Sunday, June 24, 2007
A Weekend In Central California Is Like Visiting A Whole Other Country - And My iPhone Countdown
Some things about California still amaze me; you can literally drive anywhere and in about an hour feel as if you’re in a completely different place. Here in L.A. drive east and you hit the “Inland Empire” (Nascar and big truck country), northeast (desert and UFO watchers), south (where frat guys and sorority chicks live when they have babies), north (mountains and ski resorts), southeast (real indians, casino’s, and “premium” factory outlets.)
We drove about 3 hours up the coast and spent the weekend in a small town called Cayucos. A coastal place among open rolling hills, mountains, and the ocean that has only about 3,000 people that live there (probably equal to about 3 blocks of my neighborhood.)
The main street looks like the one in that movie “Cars” – you know where the main highway bypasses the downtown, except this place wasn’t a ghost town. They have some pretty nice locally owned B&B’s, small motels, and pretty good restaurants. This one place called “Hobbe’s” had amazing food, a fancy outdoor patio with a butterfly garden (daughter loved that), and a snazzy wine bar (wife and I loved that.) Obviously the locals around the area eat and drink well.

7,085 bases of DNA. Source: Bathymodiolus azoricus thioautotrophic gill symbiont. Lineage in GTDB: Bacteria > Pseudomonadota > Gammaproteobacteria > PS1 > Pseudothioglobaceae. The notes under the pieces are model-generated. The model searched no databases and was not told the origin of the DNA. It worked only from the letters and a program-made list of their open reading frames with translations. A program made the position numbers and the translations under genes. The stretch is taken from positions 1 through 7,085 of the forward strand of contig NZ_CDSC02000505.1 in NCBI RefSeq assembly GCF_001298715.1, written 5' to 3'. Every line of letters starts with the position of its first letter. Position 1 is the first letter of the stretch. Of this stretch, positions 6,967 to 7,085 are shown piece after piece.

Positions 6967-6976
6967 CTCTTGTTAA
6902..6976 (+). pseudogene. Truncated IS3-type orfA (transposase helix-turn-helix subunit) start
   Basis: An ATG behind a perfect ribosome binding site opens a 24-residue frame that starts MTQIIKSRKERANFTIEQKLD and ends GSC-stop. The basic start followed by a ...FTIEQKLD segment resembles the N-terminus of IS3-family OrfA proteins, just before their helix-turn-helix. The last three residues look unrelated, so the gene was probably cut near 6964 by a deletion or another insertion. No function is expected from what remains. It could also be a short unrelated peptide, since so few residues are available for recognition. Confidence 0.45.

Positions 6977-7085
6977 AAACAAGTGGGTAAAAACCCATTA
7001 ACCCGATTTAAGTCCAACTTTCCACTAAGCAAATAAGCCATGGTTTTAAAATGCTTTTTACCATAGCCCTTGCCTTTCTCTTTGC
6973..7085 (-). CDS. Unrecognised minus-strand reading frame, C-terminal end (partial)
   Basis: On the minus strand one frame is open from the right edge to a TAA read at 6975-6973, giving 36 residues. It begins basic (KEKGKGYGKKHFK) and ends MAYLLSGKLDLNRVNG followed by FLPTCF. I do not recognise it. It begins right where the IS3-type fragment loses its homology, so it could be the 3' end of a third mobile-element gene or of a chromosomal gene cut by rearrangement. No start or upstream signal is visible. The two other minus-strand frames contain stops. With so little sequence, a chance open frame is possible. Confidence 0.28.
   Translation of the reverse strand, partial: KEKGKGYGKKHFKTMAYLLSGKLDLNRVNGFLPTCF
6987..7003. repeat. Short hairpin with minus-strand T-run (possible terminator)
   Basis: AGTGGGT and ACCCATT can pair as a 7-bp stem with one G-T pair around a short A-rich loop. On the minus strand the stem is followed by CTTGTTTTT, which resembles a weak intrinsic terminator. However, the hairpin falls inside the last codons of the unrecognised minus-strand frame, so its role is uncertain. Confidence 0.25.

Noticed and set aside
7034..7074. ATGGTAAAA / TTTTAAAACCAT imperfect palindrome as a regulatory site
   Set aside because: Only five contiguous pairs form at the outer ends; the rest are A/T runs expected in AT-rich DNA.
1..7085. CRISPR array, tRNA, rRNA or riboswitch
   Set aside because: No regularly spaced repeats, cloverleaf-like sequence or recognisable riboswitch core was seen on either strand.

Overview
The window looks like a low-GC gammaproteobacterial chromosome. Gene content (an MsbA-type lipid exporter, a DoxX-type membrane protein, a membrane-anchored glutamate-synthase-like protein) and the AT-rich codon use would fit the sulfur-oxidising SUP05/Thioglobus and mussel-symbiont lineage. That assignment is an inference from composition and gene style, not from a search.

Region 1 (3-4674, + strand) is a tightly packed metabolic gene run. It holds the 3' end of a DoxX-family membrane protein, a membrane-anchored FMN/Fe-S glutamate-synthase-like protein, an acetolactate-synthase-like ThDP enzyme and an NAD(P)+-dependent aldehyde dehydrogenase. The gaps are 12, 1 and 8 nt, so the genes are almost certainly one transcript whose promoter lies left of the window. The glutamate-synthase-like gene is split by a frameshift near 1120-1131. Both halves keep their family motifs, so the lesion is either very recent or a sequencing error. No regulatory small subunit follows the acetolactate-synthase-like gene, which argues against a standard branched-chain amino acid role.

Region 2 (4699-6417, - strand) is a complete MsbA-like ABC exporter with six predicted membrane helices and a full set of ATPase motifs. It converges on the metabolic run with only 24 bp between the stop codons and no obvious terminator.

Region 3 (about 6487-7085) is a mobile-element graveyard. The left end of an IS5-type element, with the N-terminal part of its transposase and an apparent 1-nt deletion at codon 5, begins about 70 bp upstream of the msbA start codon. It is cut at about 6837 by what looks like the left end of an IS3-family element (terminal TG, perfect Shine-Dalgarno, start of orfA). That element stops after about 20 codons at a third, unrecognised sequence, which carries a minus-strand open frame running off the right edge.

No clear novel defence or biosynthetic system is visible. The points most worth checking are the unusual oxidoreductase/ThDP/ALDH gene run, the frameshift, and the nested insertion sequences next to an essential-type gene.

For anybody ever visiting L.A. a drive up the coast between Santa Barbara and Monterey is a must. It amazes me how these small towns are still able to stay so small when L.A. and the bay area are crazy huge.
If we would have kept driving, we would have paid a visit to my new best friends in Cuppertino and begged for an iPhone now. I’m probably going to be one of those crazy people down at the Apple Store this Friday trying to get one. But only if the AT&T pricing plans for it aren’t ridiculous – because paying $90/month for a phone isn't sexy.
Anybody out there doing any summer weekend road trips with the kids? It sometimes seems like small vacation towns cater to retired people or couples without kids these days. It's always good to find those kid-friendly places that don't have amusement parks or miniature golf courses.